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Clin Cancer Res. 2002 Apr;8(4):1271-6.

Trojan p16 peptide suppresses pancreatic cancer growth and prolongs survival in mice.

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  • 1Department of Surgery and Surgical Basic Science, Graduate School of Medicine, Kyoto University, Kyoto 606-8507, Japan. hoso@h8.dion.ne.jp

Abstract

PURPOSE:

The tumor suppressor gene p16INK4A is inactivated frequently in a large number of human cancers, and many investigators have attempted to restore the function of p16 using the p16 wild-type gene and viral vectors. In this study, we treated the tumor-bearing animals with the p16-derived synthetic peptide coupled with the Antennapedia carrier sequence, which we designated as Trojan p16 peptide.

EXPERIMENTAL DESIGN:

Injections (i.p.) of the Trojan p16 peptide (100 microg/mouse/day) were given for 3 weeks in the AsPC-1 and BxPC-3 s.c. tumor models. Tumor growth, histopathology, and TUNEL staining of the tumor and toxicity of the animals were evaluated. To examine its influence on the survival of tumor-bearing mice, Trojan p16 was administered in the AsPC-1 peritoneal dissemination model.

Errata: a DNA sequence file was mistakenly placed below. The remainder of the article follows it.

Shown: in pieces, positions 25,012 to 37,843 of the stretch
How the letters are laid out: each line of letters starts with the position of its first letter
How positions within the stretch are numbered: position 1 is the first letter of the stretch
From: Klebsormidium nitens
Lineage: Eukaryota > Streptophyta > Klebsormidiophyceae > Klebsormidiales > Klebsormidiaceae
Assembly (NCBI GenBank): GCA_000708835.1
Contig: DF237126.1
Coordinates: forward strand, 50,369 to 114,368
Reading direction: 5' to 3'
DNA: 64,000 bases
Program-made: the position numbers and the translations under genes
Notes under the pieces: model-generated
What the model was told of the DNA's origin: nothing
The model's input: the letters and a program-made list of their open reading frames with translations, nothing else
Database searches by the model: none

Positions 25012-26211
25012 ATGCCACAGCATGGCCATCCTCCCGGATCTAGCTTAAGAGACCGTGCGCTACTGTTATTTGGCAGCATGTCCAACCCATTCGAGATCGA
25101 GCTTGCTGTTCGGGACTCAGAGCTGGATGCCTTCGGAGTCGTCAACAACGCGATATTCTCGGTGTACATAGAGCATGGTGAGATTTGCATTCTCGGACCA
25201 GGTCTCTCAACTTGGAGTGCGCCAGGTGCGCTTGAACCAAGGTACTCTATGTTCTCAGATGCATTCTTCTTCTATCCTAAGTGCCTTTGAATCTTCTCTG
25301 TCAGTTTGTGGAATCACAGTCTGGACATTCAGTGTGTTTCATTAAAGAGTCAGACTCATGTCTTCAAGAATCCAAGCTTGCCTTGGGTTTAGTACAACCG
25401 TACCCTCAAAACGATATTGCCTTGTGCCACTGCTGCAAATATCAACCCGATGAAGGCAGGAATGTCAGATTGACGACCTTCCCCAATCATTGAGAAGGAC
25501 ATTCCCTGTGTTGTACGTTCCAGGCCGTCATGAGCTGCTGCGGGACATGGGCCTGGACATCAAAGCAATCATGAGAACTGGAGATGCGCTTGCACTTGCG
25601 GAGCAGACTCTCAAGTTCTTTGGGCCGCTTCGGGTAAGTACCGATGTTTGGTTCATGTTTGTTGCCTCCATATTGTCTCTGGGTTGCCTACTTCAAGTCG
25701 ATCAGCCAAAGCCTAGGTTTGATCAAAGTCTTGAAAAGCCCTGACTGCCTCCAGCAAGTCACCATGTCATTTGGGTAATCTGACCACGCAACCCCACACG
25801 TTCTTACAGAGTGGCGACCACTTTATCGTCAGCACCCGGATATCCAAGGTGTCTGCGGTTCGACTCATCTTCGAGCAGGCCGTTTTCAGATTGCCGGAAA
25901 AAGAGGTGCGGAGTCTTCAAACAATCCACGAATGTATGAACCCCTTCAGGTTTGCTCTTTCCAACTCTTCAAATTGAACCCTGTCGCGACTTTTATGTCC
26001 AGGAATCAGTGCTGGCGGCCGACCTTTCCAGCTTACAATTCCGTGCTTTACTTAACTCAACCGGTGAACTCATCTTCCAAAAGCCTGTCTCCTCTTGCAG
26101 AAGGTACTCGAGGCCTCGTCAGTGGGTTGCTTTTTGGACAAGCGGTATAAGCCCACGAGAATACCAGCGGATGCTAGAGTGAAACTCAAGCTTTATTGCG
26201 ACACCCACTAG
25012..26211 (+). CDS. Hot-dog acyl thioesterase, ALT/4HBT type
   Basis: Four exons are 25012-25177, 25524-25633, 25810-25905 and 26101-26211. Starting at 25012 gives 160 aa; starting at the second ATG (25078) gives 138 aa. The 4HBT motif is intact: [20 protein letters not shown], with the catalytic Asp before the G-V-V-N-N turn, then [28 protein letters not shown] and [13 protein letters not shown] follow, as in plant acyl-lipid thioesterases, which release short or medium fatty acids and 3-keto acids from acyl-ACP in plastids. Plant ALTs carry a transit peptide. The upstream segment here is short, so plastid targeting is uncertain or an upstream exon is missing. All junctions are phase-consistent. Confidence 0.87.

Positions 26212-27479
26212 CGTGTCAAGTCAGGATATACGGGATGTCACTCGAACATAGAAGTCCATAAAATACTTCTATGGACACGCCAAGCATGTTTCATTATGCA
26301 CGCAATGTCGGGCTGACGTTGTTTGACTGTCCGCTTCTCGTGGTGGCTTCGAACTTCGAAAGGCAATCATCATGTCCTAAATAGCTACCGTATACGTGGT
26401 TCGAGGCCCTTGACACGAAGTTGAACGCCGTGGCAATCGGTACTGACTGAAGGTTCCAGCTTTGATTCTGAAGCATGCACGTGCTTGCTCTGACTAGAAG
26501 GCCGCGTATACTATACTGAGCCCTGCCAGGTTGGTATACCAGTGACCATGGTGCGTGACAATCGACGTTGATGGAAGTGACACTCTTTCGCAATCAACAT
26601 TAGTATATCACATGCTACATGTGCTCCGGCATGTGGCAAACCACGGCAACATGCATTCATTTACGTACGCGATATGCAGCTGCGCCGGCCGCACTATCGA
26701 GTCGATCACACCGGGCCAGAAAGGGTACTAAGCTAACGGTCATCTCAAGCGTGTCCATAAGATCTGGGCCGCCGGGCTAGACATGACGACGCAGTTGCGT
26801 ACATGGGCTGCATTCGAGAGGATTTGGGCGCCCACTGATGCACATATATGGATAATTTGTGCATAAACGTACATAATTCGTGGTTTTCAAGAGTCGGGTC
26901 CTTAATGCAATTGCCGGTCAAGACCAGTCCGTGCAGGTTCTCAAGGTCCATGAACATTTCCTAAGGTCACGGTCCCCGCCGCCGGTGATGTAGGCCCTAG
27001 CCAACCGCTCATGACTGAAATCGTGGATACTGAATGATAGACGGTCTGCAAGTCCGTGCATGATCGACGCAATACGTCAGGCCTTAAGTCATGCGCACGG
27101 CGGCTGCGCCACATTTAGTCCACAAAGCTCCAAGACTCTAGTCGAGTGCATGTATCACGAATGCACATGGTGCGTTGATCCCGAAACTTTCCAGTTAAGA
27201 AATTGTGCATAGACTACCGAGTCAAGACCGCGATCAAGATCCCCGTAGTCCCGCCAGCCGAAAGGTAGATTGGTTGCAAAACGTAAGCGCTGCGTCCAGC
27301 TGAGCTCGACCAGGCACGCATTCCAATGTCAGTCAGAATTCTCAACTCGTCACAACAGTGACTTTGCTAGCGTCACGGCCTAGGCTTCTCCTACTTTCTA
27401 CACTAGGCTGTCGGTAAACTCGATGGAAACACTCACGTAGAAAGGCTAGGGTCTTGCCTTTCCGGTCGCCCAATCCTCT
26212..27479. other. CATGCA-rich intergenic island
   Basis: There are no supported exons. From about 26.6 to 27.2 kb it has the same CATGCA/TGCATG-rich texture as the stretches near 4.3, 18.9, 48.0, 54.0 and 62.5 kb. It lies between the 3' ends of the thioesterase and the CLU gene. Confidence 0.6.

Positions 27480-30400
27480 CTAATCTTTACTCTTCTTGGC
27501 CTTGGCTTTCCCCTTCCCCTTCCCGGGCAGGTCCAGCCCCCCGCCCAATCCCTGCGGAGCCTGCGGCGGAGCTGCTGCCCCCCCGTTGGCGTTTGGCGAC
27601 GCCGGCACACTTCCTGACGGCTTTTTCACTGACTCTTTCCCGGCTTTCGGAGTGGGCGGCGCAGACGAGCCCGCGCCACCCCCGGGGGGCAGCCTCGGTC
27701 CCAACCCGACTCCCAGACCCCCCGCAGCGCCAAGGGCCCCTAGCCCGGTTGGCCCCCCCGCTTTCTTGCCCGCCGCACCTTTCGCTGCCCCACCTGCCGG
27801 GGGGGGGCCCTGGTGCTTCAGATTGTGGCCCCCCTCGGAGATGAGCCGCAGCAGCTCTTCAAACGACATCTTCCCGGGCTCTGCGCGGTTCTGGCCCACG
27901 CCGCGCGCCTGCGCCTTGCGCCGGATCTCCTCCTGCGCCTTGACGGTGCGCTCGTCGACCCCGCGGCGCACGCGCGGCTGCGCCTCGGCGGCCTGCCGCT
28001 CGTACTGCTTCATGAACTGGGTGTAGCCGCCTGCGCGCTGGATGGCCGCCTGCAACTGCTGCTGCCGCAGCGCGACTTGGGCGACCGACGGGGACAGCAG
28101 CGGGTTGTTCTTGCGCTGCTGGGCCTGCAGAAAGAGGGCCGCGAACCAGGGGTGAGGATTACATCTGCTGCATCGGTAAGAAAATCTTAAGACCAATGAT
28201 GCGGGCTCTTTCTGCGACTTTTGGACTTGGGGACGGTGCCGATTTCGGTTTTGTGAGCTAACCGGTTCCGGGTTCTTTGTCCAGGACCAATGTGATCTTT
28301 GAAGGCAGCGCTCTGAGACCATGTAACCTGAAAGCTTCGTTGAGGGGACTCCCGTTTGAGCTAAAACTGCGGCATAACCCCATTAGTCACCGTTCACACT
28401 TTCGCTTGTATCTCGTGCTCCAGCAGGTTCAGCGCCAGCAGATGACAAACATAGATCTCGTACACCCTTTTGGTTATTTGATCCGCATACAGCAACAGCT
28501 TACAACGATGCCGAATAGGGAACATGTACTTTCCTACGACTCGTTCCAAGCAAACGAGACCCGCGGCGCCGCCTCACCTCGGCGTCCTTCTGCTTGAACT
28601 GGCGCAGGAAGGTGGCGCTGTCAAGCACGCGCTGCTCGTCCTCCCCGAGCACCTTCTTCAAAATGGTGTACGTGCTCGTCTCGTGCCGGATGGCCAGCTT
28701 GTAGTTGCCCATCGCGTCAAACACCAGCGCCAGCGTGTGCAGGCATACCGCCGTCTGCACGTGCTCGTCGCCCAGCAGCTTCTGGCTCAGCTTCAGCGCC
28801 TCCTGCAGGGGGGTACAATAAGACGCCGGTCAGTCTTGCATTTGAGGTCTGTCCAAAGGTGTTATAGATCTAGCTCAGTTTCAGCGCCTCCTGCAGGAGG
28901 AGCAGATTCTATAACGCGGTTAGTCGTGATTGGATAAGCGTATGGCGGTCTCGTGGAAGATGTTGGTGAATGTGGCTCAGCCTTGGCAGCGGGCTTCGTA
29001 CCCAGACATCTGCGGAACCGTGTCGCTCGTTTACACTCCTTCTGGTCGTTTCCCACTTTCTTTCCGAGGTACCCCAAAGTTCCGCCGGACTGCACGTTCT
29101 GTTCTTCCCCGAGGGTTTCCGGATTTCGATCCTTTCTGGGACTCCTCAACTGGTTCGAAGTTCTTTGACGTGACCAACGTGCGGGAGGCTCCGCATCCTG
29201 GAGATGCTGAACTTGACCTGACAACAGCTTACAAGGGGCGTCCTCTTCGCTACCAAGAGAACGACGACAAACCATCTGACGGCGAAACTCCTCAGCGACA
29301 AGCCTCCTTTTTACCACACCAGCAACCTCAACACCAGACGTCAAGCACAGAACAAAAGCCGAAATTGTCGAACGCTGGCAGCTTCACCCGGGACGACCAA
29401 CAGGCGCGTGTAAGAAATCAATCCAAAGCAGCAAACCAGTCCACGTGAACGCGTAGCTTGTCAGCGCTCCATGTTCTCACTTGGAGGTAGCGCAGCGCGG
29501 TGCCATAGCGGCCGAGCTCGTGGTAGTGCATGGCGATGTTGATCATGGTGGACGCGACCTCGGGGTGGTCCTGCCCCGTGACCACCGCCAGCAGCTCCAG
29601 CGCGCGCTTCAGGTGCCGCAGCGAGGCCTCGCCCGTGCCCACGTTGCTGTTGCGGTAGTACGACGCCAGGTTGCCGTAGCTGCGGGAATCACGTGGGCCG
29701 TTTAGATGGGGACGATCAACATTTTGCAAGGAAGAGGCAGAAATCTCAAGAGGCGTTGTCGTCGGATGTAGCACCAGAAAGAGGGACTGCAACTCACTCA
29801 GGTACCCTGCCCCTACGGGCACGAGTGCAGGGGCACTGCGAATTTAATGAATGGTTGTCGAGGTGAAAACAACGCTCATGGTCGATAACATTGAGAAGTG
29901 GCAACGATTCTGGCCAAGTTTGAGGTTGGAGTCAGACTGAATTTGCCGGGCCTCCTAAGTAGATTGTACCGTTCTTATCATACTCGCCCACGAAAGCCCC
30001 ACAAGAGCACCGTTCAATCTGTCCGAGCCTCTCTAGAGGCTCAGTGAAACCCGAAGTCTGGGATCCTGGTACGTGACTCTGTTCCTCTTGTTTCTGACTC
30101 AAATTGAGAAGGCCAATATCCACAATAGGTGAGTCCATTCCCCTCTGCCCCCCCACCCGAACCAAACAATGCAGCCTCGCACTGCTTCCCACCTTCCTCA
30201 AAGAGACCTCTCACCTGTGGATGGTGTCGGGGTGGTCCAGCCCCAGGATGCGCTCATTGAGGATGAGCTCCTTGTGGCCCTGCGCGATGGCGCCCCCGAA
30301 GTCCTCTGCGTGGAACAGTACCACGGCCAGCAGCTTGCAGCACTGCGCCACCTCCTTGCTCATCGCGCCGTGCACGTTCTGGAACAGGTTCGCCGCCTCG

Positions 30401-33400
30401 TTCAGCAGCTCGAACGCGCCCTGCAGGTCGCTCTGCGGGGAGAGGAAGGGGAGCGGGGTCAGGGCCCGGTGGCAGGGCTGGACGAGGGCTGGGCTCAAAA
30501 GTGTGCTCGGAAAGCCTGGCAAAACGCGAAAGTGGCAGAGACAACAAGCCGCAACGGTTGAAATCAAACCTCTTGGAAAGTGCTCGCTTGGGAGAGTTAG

RESULTS:

In the AsPC-1 s.c. tumor model, a significant growth inhibition was obtained by the Trojan p16 treatment when compared with the three control treatments, i.e., vehicle, unconjugated form of p16, or Trojan peptide alone. Tumor growth inhibition was almost complete in the BxPC-3 tumor, a relatively slow growing tumor. Neither hematological cytotoxicity or body weight loss were observed. Histopathology of the BxPC-3 s.c. tumor in the Trojan p16 treatment group revealed marked vacuole formation and apoptotic death of cancer cells. In the AsPC-1 peritoneal dissemination model, the survival curve of mice treated with Trojan p16 was significantly longer than that of control.

CONCLUSIONS:

These results provide evidence that the Trojan p16 peptide system, a gene-oriented peptide coupled with a peptide vector, functions for experimental pancreatic cancer therapy.

PMID:
11948142
[PubMed - indexed for MEDLINE]
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